March 15, 2007
By DIANE WEAVER DUNNE, Hartford Business Journal Writer
Doing business in downtown Hartford may cost less if the Hartford Parking Authority gets its way.
The HPA unanimously approved a dramatic reduction in parking rates last week.
If Hartford Mayor Eddie Perez and the Hartford City Council agree, the HPA will lower on-street meter parking rates from $1.50 to $1 per hour, and drop parking rates at the city-owned Church Street and MAT garages from $7 to $3 for the first two hours.
“That’s huge,” said James Kopencey, the HPA’s executive director.
Daily rates also would be reduced from $19.25 to $16.50 at the Church Street Garage.
Conversely, for those who violate the city’s parking regulations, overtime meter fines would rise nearly 67 percent, from $15 to $25.
The higher fines are meant to deter a large number of parkers who prefer to pay a fine in order to capture a prime on-street parking spot, while preventing shoppers and others with high turnover needs to park on the street, Kopencey said.
More On-Street Parking
Those complying with the city’s parking regulations shouldn’t subsidize those who do not, he said.
The HPA anticipates that the higher fines will prompt greater compliance and provide greater on-street parking availability.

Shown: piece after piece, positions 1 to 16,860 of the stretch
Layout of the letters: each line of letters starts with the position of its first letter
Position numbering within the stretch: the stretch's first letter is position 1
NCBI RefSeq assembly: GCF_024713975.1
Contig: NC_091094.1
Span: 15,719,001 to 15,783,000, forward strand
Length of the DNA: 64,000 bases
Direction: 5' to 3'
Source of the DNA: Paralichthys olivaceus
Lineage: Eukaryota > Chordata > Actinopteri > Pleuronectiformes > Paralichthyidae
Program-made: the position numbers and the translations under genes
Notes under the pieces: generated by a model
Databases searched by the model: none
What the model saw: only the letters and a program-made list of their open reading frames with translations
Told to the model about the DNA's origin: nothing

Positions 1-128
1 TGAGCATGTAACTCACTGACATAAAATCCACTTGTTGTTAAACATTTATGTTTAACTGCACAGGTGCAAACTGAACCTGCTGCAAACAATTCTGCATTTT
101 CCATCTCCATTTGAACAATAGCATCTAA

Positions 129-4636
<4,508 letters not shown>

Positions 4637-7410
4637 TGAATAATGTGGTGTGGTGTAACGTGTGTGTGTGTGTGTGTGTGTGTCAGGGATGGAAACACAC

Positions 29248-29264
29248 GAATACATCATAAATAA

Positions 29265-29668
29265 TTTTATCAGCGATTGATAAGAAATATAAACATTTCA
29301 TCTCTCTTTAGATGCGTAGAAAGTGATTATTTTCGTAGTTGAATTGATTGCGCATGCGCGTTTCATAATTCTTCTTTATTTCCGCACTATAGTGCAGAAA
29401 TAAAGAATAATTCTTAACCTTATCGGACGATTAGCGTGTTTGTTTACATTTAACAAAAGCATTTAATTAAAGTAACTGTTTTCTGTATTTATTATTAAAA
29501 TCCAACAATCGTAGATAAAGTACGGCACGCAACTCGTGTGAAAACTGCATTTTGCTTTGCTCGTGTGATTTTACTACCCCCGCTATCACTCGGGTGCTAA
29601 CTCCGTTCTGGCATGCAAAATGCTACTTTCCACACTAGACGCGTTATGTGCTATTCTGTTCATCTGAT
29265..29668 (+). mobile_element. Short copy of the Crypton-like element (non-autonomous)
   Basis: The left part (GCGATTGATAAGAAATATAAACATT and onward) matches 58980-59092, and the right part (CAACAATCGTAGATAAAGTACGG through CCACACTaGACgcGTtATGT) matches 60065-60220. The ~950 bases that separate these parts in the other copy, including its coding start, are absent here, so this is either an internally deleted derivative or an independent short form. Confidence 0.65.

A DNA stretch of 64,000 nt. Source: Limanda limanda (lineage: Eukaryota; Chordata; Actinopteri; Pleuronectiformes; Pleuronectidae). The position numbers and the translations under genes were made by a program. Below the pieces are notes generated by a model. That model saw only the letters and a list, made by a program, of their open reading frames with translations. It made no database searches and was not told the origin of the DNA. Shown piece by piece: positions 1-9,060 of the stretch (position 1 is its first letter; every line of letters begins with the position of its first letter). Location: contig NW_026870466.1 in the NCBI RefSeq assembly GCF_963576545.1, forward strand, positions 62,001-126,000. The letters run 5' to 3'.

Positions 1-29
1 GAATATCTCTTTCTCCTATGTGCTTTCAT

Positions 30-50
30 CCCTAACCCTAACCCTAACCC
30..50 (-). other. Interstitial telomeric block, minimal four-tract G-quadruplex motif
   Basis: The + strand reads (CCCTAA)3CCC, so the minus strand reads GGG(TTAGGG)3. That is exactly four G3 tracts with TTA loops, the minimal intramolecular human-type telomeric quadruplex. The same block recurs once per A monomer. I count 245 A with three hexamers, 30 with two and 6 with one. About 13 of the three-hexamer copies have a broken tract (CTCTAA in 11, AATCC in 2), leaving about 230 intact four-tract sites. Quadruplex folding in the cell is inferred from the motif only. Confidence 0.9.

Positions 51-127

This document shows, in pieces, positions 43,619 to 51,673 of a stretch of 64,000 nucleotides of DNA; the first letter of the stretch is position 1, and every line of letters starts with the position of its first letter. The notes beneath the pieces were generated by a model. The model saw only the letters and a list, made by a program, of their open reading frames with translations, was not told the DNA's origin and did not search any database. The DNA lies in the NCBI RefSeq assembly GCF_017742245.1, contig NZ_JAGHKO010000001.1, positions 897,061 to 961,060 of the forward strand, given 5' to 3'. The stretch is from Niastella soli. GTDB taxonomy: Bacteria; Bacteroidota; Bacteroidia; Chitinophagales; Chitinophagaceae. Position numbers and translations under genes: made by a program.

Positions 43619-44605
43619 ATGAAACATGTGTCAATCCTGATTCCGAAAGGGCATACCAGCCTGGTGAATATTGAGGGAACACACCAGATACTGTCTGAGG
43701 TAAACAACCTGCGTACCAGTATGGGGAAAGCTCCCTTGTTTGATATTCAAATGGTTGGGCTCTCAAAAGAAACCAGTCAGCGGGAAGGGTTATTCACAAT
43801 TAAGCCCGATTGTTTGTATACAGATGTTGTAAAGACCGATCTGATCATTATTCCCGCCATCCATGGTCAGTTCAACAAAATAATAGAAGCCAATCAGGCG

Hartford is rated among the most expensive cities in the nation to park, Kopencey said, referring to a survey conducted by Boston-based Colliers International. The city was ranked 10th highest in the nation in 2006 for having the highest monthly parking rates, just behind Sacramento, Calf. and Washington, D.C. The most expensive is New York City, and next is Boston.
“We have listened to public comment over time and this is a reflection of what we listen to,” Kopencey said. “Sometimes they come out and discover that their parking bill is greater than their lunch bill.”
Although the rate reductions will cost the HPA nearly a third of its $1.4 million annual on-street revenue, Kopencey said there would be many benefits. The HPA believes that expensive and unavailable downtown parking is a major hindrance to the city’s economic development. By dropping parking prices, the authority can help the city improve its economic development efforts, he said.
Kopencey is hopeful that with the city taking the lead on reducing parking rates, private parking operators will follow suit.
But lowering rates by private operators may come as a result of marketplace competition, said Jodi Morneault, who co-owns Tuesdays, a clothing store on Asylum Avenue, with her husband, Ronald Morneault.
“No one wants to hike up the penalty, but the wisdom makes sense,” Morneault said. “At the end of the day, by having competition with the parking rates, hopefully there will be programs that are more affordable for short-term parkers.”